They say that sometimes, you miss the forest for the trees. Well, Nice Price or Crack Pipe has a Ford wagon with a whole forest of phony trees on it, and it's pretty hard to miss.
Vehicles today are burdened with curto desparatus, potentially carrying such three letter acronyms as ABS, AWD, TCS, TPI, SST, XAV, and a favorite for many years- SUV. But back in the day, cars were a lot simpler, and the terms to describe their features were much more romantic and descriptive. One of those terms, which has long ago fallen from favor is that of station wagon. Named for the utilitarian conveyances employed by upscale resorts to whisk arriving and departing guests between the train depot and their bucolic retreats, they needed to be able to swallow both discriminating passengers, as well as their trunks full of natty travel wear.
Following WWII, and the expansion of unprecedented suburban growth in the U.S., the station wagon became the de facto suburban schooner, piloted by housewives (that's another term we don't us anymore) intent on shuttling kids to school, groceries to home, and themselves to the beauty salon for some much deserved R&R. Typically, the roof racked workhorses would also be pressed into service for that great American tradition, the family vacation, where road bingo and slug bug filled back seats, and ashes were tapped from pipes on sideview mirrors.
Led by the Ford Motor Company, wagons in the late fifties stopped being unsophisticated and merely utilitarian, and took on a pastiche of style and features they had been previously denied. By the time today's 1971 Country Squire with its new-that-year 400M motor, rolled onto the dealer lot, the station wagon reigned supreme as America's people mover.
But then something happened. Emissions controls tightened, OPEC's artificial production limits gave us both long gas lines and Frank Zappa's hilarious Sheik Yerbouti. By the mid-‘80s, wagons like our green on green candidate here were falling to a new paradigm envisioned by former Ford bigwig, Lee Iaccoca- the minivan.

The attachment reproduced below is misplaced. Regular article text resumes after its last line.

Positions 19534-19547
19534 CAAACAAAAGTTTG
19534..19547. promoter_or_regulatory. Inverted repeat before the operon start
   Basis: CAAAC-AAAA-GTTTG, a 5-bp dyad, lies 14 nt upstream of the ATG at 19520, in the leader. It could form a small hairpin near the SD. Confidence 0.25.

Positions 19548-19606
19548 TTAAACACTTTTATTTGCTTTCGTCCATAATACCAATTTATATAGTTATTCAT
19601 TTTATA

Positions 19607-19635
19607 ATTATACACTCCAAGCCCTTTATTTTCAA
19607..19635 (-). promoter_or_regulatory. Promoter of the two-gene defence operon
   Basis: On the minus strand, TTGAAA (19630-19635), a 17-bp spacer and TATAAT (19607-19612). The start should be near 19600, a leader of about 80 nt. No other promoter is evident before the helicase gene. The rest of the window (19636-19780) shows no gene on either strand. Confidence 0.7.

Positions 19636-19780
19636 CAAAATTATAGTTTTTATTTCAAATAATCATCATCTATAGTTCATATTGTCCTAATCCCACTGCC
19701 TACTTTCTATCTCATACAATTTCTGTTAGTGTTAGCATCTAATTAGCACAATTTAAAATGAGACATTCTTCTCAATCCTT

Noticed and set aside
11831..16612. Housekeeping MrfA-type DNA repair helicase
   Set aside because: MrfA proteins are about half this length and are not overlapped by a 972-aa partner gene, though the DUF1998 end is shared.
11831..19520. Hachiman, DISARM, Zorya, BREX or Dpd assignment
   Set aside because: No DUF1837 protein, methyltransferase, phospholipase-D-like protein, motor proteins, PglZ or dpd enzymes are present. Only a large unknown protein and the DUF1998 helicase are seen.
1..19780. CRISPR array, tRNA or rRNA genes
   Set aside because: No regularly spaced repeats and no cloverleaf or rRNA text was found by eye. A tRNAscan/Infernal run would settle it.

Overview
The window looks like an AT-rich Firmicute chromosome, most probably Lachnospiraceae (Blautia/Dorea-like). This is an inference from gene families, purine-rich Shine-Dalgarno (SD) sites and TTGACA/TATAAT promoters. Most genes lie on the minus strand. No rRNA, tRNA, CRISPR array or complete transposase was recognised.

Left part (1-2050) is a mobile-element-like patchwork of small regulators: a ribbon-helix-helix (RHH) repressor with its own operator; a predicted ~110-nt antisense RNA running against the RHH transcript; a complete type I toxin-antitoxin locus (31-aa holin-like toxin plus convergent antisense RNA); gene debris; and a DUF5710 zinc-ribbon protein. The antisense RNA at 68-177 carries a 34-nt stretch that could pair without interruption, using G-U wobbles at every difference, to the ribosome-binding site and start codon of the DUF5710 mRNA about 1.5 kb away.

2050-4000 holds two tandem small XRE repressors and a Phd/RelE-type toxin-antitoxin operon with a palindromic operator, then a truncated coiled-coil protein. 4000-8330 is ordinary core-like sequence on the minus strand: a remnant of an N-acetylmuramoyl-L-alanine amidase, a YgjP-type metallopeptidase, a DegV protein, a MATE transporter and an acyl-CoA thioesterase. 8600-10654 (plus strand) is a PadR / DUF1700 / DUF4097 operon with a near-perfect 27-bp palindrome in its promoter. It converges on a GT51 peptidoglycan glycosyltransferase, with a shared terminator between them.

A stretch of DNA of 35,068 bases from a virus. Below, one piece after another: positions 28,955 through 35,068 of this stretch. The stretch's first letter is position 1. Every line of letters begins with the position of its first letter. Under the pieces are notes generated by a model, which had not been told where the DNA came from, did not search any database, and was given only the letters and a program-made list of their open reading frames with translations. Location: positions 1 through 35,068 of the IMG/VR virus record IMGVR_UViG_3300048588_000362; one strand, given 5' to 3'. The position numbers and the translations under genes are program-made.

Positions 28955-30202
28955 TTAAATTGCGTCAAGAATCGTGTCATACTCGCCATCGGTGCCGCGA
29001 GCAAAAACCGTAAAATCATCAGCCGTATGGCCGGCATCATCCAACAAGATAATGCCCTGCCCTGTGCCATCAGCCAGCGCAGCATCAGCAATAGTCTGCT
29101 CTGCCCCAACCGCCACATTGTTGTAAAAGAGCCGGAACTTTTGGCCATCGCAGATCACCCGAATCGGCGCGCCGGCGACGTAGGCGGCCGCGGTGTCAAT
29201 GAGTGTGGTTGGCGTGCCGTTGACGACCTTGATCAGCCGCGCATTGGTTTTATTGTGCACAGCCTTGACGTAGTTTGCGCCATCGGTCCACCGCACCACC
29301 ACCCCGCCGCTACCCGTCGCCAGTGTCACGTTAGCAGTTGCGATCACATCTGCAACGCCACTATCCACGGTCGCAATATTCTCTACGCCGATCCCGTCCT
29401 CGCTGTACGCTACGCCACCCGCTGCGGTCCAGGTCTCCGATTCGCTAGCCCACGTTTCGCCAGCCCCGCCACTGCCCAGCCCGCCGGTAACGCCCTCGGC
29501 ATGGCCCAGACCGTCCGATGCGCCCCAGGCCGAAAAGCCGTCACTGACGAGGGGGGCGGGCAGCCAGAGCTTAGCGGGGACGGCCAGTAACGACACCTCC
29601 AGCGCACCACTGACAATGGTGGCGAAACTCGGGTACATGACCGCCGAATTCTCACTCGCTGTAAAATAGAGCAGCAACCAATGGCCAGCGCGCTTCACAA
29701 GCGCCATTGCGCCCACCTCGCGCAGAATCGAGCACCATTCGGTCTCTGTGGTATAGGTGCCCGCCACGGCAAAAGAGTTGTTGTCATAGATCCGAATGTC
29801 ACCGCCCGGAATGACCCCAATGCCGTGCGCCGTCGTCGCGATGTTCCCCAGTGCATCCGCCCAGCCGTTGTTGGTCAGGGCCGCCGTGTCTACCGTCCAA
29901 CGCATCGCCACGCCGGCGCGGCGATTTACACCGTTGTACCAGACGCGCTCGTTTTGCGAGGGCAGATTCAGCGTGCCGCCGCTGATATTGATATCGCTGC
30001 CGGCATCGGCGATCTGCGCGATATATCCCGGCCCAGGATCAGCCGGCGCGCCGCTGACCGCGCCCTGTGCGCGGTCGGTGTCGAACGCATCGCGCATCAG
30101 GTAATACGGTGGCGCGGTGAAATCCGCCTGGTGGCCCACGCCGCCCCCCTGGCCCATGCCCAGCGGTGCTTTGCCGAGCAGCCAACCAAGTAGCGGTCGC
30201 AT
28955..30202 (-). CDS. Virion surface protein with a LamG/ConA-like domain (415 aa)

The minivan's reign, following that of hair metal, fell in the ‘90s as the desirability of mass overcame cup holder quotients, and the SUV emerged as the new top dog of suburban tract transport. Once again, size seemed to matter, only these mostly truck-based vehicles expanded both longitudinally and vertically, concluding in Suburbans and Expeditions that dwarf our 8-passenger survivor from an earlier age.
Today, during another wave of gas price fluctuations, the SUVs are being replaced with tall car-based wagons that in someways harken back to the more civilized era of suburban wagons, martini-infused wife swap parties and the ice storm trysts of the upper middle class. This Magic Doorgate-equipped 8-passenger wagon should move smartly with its 351M-based 260-bhp (1972 horsepower dropped to 172!) 2V 400, and three-on-the-tree C6 transmission. Unlike its premium-chugging big brother - the 429 - this pushrod small block drinks two-buck chuck regular.
The seller claims it to be a two-owner, one-family car that has been garage kept and regularly maintained. Described as rust-free and relatively low-miles, with just an RCH over 100K on the clock, it's a rare survivor. Outside, the wagon sports metallic green paint with the desirable woodgrain plastic laminate and fiberglass border, all of which appears in excellent condition. Popping open any of the four generous doors reveals a vinyl-lover's wet dream in a verdant hue matching the exterior. Legroom is NBA league in both the front and second rows, and a CB radio hanging under the dash keeps you up to date on what Smokey and the Bandit are up to, good buddy.
At damn-near 5,000-lbs all up, it would probably win at any contest of road rage despite lacking many of the modern safety features that today keeps our communal gene pool diluted with ignoramuses. That weight, and ‘70s quality brakes, mean that stopping will require a bit more planning. Also, the design of the big Ford's recirculating ball steering was based loosely on the machinations of the Queen Mary's tiller, so don't plan on signing it up for the gymkhana.
The seller (who appears to be offering it up on Craigslist for the mechanic owner) says that the asking price is $6,000, but that is negotiable as an impending move is forcing a quick sale. Considering that they ain't making ‘em any more, and finding one in this nice of shape is getting more and more rare, how does that price look to you? Does six large for this Country Squire make you think wagons ho!? Or, does it make you say, wagons no?
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